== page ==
The shell of hydrothermal vent snails serves as tough armor thanks to a three-layered structure incorporating iron sulphide granules.
"During the second ever expedition to hydrothermal vents in the Indian Ocean, biologists spotted a snail with a strange-looking foot. Many snails can close the opening to their shell with a flat, round bit of shell called an operculum. But this snail instead protects itself with scales, a feature seen before only in long extinct species, although the vent snail itself evolved recently. Even more unusually, the scales are reinforced with the iron sulphide minerals fool's gold and greigite, giving them a golden colour. No other multicellular animal is known to use these materials." (Schrope 2005:38)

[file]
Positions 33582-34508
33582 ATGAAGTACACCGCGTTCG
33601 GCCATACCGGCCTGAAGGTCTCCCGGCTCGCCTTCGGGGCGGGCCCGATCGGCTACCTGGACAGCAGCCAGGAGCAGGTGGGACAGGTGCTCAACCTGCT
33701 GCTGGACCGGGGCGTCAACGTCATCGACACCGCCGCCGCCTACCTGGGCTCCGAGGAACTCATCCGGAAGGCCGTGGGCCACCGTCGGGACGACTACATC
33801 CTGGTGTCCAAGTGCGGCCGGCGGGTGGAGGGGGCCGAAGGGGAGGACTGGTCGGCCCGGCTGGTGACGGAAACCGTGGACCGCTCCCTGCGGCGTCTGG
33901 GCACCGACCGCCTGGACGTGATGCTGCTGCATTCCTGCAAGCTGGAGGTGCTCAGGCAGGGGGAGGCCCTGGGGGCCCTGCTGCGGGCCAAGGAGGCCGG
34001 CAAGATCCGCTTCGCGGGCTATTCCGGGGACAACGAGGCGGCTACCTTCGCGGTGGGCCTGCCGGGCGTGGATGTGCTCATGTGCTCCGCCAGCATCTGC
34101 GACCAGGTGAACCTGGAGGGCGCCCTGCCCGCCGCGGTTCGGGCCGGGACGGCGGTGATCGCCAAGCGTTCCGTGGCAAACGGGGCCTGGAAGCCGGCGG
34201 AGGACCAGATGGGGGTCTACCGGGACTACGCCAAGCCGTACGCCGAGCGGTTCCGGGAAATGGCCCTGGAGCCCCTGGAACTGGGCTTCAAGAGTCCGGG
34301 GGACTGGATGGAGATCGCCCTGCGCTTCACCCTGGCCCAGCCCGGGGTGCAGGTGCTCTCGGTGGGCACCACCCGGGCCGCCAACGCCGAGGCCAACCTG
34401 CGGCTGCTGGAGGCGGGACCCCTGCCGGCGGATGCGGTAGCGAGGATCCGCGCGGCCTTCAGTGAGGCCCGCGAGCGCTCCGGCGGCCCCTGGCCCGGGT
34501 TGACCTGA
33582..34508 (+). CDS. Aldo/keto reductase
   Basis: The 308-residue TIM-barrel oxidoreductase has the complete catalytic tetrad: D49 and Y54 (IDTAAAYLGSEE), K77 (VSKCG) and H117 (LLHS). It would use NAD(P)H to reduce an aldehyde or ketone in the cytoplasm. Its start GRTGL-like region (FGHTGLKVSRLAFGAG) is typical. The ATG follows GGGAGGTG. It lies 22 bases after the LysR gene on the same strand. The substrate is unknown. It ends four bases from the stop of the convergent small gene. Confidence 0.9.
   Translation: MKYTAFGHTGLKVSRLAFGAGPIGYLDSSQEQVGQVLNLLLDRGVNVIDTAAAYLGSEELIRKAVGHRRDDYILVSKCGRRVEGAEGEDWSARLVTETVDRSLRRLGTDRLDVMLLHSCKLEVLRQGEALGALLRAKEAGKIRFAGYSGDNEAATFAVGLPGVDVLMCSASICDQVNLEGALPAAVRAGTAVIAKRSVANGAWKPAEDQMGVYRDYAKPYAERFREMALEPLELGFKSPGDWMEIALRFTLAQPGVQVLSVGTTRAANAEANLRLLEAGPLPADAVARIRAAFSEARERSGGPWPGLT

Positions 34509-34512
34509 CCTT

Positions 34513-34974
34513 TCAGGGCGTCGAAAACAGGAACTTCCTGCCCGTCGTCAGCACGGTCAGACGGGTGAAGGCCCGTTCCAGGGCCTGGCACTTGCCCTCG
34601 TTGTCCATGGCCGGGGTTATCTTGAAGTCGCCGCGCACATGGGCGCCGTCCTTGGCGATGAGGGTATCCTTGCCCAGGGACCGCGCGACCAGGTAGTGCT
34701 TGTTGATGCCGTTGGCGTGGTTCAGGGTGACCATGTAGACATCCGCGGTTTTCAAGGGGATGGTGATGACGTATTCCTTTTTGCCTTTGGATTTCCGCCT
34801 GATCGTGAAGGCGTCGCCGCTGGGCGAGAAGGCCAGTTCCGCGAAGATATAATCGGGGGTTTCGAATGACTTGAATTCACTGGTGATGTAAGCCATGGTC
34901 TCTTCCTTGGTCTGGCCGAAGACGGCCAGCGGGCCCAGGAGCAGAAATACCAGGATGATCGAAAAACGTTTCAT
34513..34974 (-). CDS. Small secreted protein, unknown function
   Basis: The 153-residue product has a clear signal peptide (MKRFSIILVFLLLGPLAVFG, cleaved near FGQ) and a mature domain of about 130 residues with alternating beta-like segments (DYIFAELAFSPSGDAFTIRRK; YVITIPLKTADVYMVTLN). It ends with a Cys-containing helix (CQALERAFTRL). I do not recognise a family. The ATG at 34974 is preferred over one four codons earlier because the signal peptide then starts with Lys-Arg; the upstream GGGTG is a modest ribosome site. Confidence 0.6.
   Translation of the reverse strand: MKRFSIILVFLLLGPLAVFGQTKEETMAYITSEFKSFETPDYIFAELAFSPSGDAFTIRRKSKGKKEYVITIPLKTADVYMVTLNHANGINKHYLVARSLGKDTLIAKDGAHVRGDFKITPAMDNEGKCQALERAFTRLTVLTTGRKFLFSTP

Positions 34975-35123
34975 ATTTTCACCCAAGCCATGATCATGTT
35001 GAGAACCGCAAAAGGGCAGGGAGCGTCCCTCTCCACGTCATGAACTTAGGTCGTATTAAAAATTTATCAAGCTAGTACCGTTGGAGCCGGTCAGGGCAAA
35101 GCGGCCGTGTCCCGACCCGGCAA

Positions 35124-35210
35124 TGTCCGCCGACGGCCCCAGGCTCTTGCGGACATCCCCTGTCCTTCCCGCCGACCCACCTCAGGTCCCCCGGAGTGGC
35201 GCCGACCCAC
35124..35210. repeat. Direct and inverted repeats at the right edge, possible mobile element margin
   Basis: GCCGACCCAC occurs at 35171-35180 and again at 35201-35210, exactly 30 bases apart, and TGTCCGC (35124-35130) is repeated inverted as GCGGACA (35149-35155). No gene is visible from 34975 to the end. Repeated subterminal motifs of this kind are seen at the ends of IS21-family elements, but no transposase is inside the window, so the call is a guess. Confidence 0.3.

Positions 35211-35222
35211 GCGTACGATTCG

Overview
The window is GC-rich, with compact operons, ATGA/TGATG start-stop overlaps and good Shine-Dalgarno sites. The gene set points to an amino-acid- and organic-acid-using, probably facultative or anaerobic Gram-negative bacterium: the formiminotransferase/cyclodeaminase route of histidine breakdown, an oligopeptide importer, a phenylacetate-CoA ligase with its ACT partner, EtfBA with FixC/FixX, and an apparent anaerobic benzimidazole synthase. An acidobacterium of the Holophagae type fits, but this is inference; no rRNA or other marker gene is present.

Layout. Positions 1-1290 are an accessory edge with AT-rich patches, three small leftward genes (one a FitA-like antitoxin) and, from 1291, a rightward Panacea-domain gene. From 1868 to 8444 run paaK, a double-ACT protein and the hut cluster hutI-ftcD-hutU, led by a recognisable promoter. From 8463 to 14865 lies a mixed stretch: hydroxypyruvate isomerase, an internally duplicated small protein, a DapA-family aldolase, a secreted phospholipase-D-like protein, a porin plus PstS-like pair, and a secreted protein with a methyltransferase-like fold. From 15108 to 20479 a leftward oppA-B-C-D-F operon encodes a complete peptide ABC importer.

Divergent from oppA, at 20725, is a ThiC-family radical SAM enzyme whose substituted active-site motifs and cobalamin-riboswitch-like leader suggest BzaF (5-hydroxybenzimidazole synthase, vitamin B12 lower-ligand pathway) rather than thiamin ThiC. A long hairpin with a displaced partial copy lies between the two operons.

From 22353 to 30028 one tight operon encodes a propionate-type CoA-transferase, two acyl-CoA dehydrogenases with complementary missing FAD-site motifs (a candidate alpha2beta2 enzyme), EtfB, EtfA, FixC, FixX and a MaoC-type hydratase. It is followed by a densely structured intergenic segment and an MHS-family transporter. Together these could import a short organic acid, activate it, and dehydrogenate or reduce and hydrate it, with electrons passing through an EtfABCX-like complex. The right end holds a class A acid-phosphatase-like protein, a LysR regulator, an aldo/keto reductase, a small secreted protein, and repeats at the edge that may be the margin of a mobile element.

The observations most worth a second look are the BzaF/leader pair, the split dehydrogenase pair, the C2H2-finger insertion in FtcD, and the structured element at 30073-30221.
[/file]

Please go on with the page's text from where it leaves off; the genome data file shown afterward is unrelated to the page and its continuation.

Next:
"…[T]he snail has evolved a tri-layered shell structure consisting of an outer layer embedded with iron sulfide granules, a thick organic middle layer, and a calcified inner layer. This creates a configuration in which the inner compliant layer is sandwiched between two rigid layers.
"Ortiz and her colleagues, including MIT Dean of Engineering Subra Suresh, used nanoscale experiments and computer modeling to determine the shell's structure and mechanical properties. They found that the unique three-layer structure dissipates mechanical energy, which helps the snails fend off attacks from crabs that squeeze the shell with their claws in an attempt to fracture it. The shell of the scaly-foot snail possesses a number of additional energy dissipation mechanisms compared to typical mollusk shells that are primarily composed of calcium carbonate." (Trafton 2010)
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